Paul Marshall, executive director of the 1994 Group of small research-intensive universities, said there was a risk that "interest will soon be lost in British education".
Speaking at the International Partnerships in Higher Education conference in London last week, Mr Marshall said: "We already invest less in our universities than other OECD countries and find ourselves passed by our competitors.
"With dramatic cuts and changes to the visa system coming in...Britain must not be seen as shutting itself off to the rest of the world with hostile attitudes."
Fabrice Hénard, higher education analyst at the Organisation for Economic Cooperation and Development, said that the key factors influencing international students were the language of instruction, tuition-fee policy and immigration strategy.
Mr Marshall argued that universities should take responsibility for the continued promotion of a positive message about UK higher education: "This must be a story shared unequivocally by institutions and government."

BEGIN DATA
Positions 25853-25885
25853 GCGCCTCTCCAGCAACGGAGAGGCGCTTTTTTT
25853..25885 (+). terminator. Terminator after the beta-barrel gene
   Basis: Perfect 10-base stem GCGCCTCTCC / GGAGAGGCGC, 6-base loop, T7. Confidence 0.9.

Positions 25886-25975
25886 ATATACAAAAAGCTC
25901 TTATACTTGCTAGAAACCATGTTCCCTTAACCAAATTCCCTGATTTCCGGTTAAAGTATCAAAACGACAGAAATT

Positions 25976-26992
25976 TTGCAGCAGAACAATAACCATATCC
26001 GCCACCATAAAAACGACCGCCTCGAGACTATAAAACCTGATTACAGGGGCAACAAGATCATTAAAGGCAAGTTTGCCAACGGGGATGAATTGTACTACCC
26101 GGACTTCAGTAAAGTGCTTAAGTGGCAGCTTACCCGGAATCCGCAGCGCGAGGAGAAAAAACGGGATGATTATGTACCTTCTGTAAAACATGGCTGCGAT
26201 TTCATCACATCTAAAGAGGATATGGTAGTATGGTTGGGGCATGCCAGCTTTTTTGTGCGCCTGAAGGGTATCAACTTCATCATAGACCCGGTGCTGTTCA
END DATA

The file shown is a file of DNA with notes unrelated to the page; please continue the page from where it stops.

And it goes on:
He added: "What we urgently need to realise is that when we institute new policies, these changes will affect our position in the global higher education market."
Mr Marshall also presented figures from the Quality Assurance Agency that reveal the breadth of UK universities' involvement overseas.
In Malaysia, for example, 72 UK institutions have more than 200 links with 107 university partners. One UK university is working with 19 different partner institutions in the country.
But Christine Ennew, pro vice-chancellor for internationalisation at the University of Nottingham, predicted that this trend for multiple partnerships could come to an end.
"Rather than have relationships with 20 institutions in a particular country, we might expect to be focusing on a smaller number of key strategic partners," she said.